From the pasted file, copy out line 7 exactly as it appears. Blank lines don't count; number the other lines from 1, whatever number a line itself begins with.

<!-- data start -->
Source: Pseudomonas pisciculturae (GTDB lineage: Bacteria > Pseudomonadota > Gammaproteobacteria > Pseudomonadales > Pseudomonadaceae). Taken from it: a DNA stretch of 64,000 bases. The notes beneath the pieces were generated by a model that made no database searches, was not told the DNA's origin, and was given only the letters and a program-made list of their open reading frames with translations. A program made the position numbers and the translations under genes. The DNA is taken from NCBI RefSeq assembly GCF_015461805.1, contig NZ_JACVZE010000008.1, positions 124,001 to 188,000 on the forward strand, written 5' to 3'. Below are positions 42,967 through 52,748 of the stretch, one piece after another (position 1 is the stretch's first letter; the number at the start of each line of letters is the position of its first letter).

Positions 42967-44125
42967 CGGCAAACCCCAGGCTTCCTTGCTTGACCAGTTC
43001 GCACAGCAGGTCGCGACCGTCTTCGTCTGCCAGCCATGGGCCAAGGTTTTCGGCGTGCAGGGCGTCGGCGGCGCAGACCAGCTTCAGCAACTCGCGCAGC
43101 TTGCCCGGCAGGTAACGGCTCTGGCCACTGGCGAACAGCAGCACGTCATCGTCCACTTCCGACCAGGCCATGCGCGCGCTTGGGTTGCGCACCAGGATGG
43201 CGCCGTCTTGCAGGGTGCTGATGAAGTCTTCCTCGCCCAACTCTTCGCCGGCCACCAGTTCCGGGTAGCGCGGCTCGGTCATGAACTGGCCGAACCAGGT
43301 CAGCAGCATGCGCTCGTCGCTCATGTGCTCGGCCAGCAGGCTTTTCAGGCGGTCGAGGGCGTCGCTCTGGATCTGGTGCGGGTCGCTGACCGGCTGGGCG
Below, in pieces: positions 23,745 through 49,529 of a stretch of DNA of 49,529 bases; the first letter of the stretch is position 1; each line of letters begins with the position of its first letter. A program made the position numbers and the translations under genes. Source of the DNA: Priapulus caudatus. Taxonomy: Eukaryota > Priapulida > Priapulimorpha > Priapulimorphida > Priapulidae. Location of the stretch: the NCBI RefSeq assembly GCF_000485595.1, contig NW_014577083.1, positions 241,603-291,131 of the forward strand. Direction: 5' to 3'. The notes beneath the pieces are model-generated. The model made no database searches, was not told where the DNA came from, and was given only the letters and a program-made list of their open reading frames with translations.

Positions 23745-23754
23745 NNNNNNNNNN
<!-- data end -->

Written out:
43301 CAGCAGCATGCGCTCGTCGCTCATGTGCTCGGCCAGCAGGCTTTTCAGGCGGTCGAGGGCGTCGCTCTGGATCTGGTGCGGGTCGCTGACCGGCTGGGCG